Two Contemporary Accounts of Martin LutherBook - 2002
This is a contemporary, eyewitness account of the life of Martin Luther translated into English. Johannes Cochlaeus (1479-1552) was present in the great hall at the Diet of Worms on April 18, 1521 when Luther made his famous declaration before Emperor Charles V: Here I stand. I can do no other. God help me. Amen. Afterward, Cochlaeus sought Luther out, met him at his inn, and privately debated with him. Luther wrote of Cochlaeus, may God long preserve this most pious man, born to guard and teach the Gospel of His church, together with His word, Amen. However, the confrontation left Cochlaeus convinced that Luther was an impious and malevolent man. Over the next 25 years, Cochlaeus barely escaped the Peasant's War with his life. He debated with Melanchthon and the reformers of Augsburg. It was Cochlaeus who conducted the authorities to the clandestine printing press in Cologne, where William Tyndale was preparing the first English translation of the New Testament (1525). For an eyewitness account of the Reformation - and the beginnings of the Catholic Counter-Reformation - no other historical document matches the first-hand experience of Cochlaeus.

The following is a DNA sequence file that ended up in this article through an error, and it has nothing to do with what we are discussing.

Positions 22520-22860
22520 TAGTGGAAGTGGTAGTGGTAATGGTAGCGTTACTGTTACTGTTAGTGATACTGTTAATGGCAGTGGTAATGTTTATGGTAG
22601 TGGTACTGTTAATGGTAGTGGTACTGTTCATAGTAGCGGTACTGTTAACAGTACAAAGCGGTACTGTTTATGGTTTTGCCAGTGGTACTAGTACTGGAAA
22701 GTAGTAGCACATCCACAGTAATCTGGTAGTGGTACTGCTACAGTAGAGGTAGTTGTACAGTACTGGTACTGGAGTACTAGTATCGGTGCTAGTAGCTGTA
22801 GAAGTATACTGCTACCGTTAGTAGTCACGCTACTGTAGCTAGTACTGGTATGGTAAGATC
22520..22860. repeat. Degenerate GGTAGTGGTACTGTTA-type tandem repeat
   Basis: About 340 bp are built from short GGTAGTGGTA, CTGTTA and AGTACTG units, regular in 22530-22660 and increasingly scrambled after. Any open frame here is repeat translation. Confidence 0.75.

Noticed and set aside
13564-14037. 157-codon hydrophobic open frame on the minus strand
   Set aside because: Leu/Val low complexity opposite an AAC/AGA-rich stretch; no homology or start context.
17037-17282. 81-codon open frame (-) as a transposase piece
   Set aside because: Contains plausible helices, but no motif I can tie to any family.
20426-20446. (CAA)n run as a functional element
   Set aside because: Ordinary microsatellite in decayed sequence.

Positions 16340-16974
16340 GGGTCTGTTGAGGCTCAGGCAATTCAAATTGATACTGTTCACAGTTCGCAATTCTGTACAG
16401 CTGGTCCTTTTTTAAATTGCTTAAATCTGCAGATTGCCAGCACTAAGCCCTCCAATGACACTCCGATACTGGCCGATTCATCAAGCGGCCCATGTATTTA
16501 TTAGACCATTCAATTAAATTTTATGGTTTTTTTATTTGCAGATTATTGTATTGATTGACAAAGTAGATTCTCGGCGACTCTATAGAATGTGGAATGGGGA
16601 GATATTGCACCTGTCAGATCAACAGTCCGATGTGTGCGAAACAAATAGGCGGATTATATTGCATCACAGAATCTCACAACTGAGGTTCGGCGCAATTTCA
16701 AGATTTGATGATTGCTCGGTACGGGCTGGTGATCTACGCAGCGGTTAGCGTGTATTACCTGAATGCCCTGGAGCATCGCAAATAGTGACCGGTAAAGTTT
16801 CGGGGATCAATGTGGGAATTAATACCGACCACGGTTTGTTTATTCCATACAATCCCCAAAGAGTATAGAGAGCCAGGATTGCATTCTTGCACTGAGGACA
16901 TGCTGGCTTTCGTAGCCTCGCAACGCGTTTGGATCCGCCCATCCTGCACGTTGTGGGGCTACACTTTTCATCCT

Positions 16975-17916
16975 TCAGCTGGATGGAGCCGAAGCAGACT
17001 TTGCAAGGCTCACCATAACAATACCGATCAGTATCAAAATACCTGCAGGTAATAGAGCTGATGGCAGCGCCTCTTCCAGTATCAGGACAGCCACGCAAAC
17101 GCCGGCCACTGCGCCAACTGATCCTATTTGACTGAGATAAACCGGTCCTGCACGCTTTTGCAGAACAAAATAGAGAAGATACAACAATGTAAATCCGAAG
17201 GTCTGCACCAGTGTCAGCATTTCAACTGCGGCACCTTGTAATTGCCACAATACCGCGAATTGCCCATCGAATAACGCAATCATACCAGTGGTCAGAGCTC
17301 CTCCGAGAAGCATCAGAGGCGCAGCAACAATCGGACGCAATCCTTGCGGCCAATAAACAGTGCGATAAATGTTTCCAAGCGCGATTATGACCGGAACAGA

Publisher: Manchester ; New York : Manchester University Press ; New York : Distributed exclusively in the USA by Palgrave, 2002
Branch Call Number: 284.1092 L9774L 2002
Characteristics: vii, 408 pages ; 25 cm